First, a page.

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Social Media Giants Duck for Cover as Washington Gets ‘Fed Up’

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(Bloomberg) -- Facebook Inc. has touted its new plan to integrate the company’s messaging products and use encryption as a privacy enhancement. Insiders also say it could help stave off any effort by Washington to break up the company.

Tech giants are hunkering down in the face of a mounting bipartisan backlash after outrage over the failure of Facebook, YouTube and Twitter Inc. to swiftly remove video of the New Zealand massacre. President Donald Trump slammed Facebook, Google and Twitter on Tuesday for siding with Democrats, while the House’s top antitrust lawmaker called for an investigation of Facebook.

The onslaught is set to intensify as the 2020 presidential campaign gets under way, even as the candidates are spending big money on the tech platforms to spread their messages. Attacking the companies serves both sides: Conservatives can be seen as fighting liberals in Silicon Valley, while progressives can attack corporate power.

Republican Congressman Devin Nunes of California sued Twitter on Monday, while Senator Elizabeth Warren of Massachusetts, a Democratic presidential candidate, last week complained Facebook has too much power, winning an unprecedented retweet from Republican Senator Ted Cruz of Texas, a Trump ally. On Tuesday, Representative Bennie Thompson, a Mississippi Democrat and the chairman of the House Homeland Security Committee, demanded that social media companies testify about violent content.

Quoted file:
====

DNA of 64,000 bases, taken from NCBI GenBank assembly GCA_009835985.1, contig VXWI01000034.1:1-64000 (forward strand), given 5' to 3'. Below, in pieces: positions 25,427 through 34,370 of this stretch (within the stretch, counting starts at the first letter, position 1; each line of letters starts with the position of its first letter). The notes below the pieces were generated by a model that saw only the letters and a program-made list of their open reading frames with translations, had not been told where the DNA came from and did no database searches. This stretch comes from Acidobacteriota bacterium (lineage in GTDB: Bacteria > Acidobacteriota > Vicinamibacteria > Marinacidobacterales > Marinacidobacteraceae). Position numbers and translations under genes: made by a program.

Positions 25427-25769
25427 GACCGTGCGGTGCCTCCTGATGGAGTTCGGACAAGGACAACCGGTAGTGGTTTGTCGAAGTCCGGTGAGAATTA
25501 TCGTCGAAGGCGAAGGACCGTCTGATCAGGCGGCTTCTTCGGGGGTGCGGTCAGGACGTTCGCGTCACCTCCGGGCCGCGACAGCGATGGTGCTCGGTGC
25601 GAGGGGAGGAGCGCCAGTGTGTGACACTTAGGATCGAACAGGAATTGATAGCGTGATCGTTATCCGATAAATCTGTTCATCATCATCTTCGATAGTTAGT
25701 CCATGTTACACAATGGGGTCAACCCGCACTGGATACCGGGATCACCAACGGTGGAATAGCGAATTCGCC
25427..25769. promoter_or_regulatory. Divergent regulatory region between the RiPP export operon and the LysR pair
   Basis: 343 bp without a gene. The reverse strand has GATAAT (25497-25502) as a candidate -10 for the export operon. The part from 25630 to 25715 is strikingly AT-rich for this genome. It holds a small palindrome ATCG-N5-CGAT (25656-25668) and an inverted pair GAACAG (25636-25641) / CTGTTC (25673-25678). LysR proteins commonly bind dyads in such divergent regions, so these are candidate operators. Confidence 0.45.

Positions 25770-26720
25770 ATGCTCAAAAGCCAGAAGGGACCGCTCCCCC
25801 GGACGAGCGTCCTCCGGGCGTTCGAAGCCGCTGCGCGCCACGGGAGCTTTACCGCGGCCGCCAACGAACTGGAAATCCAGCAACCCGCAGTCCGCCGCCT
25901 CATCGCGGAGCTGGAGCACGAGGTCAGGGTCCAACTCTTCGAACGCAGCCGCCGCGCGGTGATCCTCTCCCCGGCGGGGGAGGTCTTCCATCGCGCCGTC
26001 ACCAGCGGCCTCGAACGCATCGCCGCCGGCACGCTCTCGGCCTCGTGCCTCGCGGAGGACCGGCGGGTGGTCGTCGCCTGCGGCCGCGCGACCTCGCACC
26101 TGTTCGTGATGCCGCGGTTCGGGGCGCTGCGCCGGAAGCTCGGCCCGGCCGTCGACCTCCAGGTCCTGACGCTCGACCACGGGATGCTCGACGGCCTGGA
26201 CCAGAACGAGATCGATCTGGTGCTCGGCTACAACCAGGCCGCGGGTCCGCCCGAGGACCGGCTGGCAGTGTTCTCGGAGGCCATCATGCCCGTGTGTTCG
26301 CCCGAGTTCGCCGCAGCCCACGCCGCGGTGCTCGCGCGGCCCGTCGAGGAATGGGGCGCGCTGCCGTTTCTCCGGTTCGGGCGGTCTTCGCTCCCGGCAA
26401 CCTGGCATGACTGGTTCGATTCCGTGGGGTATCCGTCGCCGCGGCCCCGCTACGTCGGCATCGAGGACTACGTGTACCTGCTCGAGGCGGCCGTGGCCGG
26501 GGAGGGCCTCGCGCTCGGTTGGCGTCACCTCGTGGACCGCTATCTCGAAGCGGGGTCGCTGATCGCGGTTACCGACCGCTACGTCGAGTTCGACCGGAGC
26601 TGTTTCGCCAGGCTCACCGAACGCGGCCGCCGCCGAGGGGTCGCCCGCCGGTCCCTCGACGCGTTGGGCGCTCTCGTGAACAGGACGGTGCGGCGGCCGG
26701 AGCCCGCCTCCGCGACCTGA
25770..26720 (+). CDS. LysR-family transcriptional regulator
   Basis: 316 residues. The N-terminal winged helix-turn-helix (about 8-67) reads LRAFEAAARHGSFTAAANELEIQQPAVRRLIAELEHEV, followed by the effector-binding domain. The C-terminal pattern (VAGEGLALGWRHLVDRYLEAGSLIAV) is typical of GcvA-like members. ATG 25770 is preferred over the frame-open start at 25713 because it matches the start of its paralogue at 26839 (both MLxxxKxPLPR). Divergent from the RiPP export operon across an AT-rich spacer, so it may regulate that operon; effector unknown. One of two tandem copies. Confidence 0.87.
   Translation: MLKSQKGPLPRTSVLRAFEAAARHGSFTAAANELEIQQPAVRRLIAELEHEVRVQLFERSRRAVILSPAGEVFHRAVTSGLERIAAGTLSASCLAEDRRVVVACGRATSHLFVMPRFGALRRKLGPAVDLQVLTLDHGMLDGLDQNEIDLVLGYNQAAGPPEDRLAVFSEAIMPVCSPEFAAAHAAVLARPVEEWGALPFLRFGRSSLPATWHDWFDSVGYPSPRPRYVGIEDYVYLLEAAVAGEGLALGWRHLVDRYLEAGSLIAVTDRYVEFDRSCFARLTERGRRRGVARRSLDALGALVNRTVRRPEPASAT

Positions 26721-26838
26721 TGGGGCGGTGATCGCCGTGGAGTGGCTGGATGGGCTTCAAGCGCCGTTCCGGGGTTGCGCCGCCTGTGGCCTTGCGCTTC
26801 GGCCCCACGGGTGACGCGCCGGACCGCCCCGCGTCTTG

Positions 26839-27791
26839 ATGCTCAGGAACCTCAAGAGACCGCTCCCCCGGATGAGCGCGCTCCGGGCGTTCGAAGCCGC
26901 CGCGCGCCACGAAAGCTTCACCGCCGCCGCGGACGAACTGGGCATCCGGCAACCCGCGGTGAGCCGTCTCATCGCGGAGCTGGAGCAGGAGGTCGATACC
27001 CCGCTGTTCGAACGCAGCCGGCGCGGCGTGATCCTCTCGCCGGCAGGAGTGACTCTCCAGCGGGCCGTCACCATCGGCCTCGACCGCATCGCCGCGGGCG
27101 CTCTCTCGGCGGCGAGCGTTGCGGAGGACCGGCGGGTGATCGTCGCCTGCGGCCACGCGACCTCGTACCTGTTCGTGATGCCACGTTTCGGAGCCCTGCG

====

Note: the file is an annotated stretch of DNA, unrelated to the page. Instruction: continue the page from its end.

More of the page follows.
“There is a sea change politically on Capitol Hill,” said Jonathan Tepper, the author of the “The Myth of Capitalism: Monopolies and the Death of Competition.” “The left and right are completely fed up.”

Not long ago, tech giants like Facebook, Alphabet Inc.’s Google and Amazon.com Inc. were seen as the darlings of American capitalism. They went from startups to dominating markets like internet search and online retail, in the process joining the ranks of the most valuable companies in the world. Merger watchdogs were largely hands off as the companies gobbled up smaller firms to solidify their positions or enter new markets, as Facebook did with Instagram and WhatsApp.

Read the full article on Yahoo.com

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